The Mobile Homes Bill has now reached the House of Lords and will soon have its second reading.
The Government have published information relating to the proposed commencement dates of the various provisions of the Bill, which will come into force in stages.
Of particular importance is that the provisions in the Mobile Homes Act 1983 relating to sales of residential mobile homes and the park owner’s requirement to give consent will change within 2 months of the Bill coming into force. The new procedure that applies will vary depending on whether you have an “old” or “new” agreement with your residents. Whether your agreements are old or new will depend when, in relation to the commencement date of the proposed changes, they were entered into or assigned. Old agreements having been entered before the commencement date and new agreements having been entered into or assigned afterwards.
The proposed changes would apply to all agreements automatically and could not be overridden.
For further advice about this issue and the impact it may have on your park procedures, please contact our Parks Team on 01392 207020 or by email at: firstname.lastname@example.org
Wood burning stoves are becoming a popular addition to many mobile homes. Unfortunately not all residents are made aware when they buy a stove that they must either contact building control before commencing any installation works, if they wish to fit it themselves, or employ a HETAS registered installer to fit the stove for them. HETAS (Heating Equipment Testing and Approval Scheme (UK)) is the official body recognised by Government to approve solid fuel domestic heating appliances, fuels and services including the registration of competent installers and servicing businesses. An incorrectly fitted stove is a potential fire hazard. Contact Tozers today to discuss what action you should take if you discover one of your residents has fitted a stove without taking the appropriate steps.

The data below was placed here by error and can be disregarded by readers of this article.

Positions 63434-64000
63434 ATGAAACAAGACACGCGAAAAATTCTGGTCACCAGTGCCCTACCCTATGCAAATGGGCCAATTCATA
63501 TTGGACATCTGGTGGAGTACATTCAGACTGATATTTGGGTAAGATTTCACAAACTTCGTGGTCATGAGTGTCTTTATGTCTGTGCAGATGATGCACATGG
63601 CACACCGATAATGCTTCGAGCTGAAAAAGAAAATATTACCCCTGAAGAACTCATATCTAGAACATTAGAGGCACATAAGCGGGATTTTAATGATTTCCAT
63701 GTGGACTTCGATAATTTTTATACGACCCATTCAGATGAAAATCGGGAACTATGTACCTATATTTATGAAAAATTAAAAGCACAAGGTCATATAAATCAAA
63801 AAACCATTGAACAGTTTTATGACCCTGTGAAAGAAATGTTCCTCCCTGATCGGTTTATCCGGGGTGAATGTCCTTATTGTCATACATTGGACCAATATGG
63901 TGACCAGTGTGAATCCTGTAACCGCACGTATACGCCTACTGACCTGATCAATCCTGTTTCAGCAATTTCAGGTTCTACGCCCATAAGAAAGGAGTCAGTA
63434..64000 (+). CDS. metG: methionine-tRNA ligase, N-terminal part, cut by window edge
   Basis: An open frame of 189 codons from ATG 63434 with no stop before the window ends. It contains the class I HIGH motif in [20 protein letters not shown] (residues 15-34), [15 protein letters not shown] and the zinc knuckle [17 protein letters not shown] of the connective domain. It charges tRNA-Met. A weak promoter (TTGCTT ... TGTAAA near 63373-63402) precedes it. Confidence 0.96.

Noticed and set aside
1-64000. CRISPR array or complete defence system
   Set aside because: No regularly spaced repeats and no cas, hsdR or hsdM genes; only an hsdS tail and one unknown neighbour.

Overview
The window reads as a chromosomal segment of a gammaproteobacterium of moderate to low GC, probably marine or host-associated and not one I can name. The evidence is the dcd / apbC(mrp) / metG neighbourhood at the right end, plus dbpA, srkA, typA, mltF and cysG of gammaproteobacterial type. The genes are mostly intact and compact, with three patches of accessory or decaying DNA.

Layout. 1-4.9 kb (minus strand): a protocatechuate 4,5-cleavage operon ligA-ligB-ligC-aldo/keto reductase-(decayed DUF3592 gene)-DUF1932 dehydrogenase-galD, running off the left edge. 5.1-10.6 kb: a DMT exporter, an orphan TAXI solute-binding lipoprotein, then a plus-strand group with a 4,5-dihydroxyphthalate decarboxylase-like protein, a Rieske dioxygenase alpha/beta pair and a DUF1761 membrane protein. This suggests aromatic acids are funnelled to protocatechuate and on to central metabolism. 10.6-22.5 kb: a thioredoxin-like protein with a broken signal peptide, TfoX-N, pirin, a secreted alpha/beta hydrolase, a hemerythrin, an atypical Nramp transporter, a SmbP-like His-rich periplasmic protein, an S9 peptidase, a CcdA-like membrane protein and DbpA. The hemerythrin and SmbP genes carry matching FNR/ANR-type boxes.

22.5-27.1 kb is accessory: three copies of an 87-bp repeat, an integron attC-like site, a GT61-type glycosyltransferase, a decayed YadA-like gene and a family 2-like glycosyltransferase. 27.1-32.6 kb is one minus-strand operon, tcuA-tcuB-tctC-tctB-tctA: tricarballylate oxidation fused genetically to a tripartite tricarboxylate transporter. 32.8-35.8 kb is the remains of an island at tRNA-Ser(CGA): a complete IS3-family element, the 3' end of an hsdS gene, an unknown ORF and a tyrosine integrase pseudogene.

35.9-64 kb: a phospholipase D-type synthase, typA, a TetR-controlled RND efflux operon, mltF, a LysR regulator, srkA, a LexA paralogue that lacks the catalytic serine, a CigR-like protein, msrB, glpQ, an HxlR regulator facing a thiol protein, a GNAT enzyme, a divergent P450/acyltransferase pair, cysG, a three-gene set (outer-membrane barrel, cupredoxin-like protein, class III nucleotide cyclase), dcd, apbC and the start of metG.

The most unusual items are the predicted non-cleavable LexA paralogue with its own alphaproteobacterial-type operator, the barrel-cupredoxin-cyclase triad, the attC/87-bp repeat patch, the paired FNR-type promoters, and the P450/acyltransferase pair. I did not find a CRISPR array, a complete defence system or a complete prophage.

In the case of St Albans City & District Council v Lysaght, the Residential Property Tribunal (RPT) decided that the County Court is not the only judicial body permitted to terminate Mobile Homes Act agreements and that the RPT also has jurisdiction.
This is not in line with previous RPT decisions or our interpretation of the legislation. On reviewing the reasoning given in the St Albans decision, our view remains that the RPT only has jurisdiction to terminate Mobile Homes Act agreements where there is a pre-existing arbitration agreement and the matter is referred to the RPT instead of to an arbitrator.
As such, we would advise against making applications to the RPT for termination in any other circumstances; the matter will, most likely, be transferred to the County Court, wasting time and money in the process.
Contact us for advice if this type of issue arises.
A chimney fire in a mobile home two weeks ago (see link below) led to the fire brigade advising that homeowners should have their chimneys swept every year. That’s all well and good, but there’s a question about whether a park owner can insist on that if a home owner doesn’t follow the fire brigade’s advice. It’s doubtful, in which case it probably all comes down to valid insurance and whether the home owner is required under the terms of their policy to sweep any chimneys.